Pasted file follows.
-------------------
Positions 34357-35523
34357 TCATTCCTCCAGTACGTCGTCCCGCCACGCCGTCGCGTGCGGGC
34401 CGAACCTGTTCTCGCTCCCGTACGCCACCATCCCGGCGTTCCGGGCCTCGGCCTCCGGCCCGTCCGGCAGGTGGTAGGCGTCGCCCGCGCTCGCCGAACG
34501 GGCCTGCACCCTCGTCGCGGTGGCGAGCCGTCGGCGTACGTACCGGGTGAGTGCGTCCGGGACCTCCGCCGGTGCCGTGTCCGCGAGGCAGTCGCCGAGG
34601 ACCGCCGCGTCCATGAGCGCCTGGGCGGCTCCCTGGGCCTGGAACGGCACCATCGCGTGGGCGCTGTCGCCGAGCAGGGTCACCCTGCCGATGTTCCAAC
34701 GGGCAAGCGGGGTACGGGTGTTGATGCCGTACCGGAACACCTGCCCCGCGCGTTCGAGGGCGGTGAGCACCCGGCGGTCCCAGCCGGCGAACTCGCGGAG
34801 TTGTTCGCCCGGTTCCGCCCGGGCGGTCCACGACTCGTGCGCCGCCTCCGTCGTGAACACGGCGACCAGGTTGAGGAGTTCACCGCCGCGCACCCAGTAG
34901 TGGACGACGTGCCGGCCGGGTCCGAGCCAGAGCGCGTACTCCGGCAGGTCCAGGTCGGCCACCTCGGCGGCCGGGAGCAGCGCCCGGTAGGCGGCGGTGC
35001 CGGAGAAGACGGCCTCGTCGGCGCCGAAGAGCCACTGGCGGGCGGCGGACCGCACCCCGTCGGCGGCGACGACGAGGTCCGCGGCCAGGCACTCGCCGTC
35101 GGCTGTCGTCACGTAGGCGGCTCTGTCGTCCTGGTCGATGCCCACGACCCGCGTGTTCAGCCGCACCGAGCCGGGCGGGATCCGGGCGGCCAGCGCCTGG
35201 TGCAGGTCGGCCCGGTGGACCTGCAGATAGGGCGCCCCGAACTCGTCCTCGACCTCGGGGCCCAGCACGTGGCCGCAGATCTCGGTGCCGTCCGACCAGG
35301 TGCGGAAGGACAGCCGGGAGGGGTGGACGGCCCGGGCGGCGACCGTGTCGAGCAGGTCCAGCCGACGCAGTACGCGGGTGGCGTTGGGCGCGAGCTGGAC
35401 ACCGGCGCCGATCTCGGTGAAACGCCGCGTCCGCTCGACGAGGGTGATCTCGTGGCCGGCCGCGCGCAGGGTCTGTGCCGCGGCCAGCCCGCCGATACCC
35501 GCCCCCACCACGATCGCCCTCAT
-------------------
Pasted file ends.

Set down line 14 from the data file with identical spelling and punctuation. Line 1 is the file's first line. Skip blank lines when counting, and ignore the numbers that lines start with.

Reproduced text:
35501 GCCCCCACCACGATCGCCCTCAT